Alarm raised over decline in maize crop

The production of maize, a staple for millions of South Africans, is predicted to plummet by 35% in Southern Africa by 2030 if climate change continues unabated, a report published this week by Oxfam warns.

The report, “Growing a Better Future – Food Justice in a Resource-Constrained World”, also warns that the price of maize exports is likely to increase by 180% in the same period, exacerbating hunger and malnutrition.

“Higher prices will translate into a depressed demand for food in the [sub-Saharan] region, which already has the world’s lowest calorific intake,” the report states.

According to it, sub-Saharan Africa faces “some of the gravest threats” to its population’s wellbeing, with child malnutrition levels likely to “revert to the same level as [at] the turn of the 21st century — around 30-million” by 2050.

The report warns that “atmospheric concentration of greenhouse gases is already above sustainable levels and continues to rise alarmingly”.

Most of the blame for this is placed at the door of Western governments for their inertia over response strategies to climate change, which the report, in turn, attributes mainly to lobby groups associated with big business.

But if adaptation strategies gain momentum, the report forecasts that export maize price increases could be restrained to about 50% by 2030.

The report does come with a caveat — it notes that its research and projections “highlight plausible outcomes based on business-as-usual scenarios [in the response of governments and big business to climate change]. Other futures are possible.”

Raj Patel, the author of the bestselling book, Stuffed and Starved, which criticises the global food system, warned that Southern Africa is “likely to be one of the epicentres of hunger and malnutrition in decades to come if current policies are maintained”.

He told the Mail & Guardian: “The South African government has made poor choices in its agriculture policy, choosing to shore up the status quo of pre-apartheid land ownership. But with higher food prices South Africa’s unequal food economy looks increasingly unsustainable.”

He also warned that food instability in South Africa would not just be constrained to hunger and malnutrition: “Look to the continent to see what happens when people reach a zenith of frustration with high food prices, persistent unemployment and a government that won’t listen. Policymakers here and around [the world] know all too well — high food prices are revolution’s kindling.”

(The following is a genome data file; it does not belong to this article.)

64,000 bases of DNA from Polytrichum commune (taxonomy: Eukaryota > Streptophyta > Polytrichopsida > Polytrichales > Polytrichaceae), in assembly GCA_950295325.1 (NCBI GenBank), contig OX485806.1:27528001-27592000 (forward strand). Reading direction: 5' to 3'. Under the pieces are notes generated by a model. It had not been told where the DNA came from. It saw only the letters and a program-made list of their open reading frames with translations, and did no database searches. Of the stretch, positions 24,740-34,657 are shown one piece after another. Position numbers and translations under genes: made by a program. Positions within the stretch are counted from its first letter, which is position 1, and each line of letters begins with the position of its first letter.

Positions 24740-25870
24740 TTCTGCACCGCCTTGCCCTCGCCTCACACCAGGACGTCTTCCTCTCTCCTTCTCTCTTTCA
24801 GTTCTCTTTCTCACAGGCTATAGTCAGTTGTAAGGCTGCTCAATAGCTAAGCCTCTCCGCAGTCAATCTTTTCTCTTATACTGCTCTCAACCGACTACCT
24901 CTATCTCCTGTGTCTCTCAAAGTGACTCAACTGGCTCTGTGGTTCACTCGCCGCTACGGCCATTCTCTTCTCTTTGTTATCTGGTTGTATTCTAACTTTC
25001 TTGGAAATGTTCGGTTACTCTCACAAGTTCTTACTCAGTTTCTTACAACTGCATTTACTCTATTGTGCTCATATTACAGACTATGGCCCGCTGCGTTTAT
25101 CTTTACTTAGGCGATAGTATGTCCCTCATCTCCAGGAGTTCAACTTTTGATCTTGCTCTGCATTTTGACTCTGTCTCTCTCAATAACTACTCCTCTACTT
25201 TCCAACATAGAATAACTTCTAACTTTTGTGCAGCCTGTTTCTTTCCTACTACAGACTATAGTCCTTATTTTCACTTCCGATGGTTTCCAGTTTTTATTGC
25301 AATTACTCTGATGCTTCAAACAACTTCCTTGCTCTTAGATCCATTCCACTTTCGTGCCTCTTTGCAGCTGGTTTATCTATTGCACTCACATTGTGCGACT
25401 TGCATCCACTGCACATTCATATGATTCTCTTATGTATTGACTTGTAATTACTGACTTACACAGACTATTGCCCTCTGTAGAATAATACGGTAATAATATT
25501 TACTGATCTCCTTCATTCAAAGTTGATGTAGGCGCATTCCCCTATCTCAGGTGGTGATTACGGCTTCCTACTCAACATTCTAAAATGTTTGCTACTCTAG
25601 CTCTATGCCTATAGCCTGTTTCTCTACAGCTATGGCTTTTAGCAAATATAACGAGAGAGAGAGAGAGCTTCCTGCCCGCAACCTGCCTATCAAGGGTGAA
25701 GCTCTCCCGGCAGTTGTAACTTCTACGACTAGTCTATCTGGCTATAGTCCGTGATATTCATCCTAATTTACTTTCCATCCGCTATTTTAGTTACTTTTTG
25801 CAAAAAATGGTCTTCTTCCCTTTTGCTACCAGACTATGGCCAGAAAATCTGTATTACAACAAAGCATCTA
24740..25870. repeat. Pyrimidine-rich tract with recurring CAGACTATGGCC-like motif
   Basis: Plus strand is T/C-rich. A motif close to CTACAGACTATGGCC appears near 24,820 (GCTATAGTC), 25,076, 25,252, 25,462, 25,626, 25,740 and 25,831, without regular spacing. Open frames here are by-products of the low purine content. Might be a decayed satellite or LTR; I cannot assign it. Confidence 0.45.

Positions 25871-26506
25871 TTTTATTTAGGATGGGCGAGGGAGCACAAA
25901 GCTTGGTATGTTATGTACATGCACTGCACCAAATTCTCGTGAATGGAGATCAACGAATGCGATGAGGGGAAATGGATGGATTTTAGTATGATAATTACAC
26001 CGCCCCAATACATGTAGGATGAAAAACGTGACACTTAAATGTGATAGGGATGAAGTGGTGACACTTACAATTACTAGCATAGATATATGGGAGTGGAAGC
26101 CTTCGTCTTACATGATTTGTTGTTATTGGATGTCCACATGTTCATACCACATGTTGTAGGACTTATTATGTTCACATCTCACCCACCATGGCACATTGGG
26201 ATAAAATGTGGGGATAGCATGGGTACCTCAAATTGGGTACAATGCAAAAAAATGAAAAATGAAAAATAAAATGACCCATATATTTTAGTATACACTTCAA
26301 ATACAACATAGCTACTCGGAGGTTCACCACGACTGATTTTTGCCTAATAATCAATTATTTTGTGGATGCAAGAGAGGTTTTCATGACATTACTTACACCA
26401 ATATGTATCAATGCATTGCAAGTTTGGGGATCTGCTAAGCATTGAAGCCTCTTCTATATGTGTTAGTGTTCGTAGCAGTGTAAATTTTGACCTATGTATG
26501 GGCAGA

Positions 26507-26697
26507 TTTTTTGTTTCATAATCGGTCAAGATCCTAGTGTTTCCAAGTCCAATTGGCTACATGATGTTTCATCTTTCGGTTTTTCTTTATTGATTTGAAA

Patel said that Oxfam’s report was “teasing the consequences of our present system out into the future — What Oxfam are pointing towards is the compounding effects of climate change. This matters in particular for Southern Africa, which is projected under some models to experience a 5°C increase in temperature by the 2080s.

“Food prices have been driving inflation recently. Higher global food prices themselves are the result of high oil prices, food price speculation, bad weather and poor government policies. It’s important to ask, though, why these factors matter, why ought oil to have anything to do with food? Why do we allow speculation in markets? Where are the grain reserves to protect us from external price shocks? Why have we become vulnerable to bad weather?

“Answer these questions and you begin to see that the real culprit is the international food trading system, which discourages grain reserves, encourages the world to be dependent on a few grain-producing countries and requires oil-fuelled industrial agriculture,” Patel said.

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Niren Tolsi
Niren Tolsi is a freelance journalist whose interests include social justice, citizen mobilisation and state violence, protest, the Constitution and Constitutional Court, football and Test cricket.

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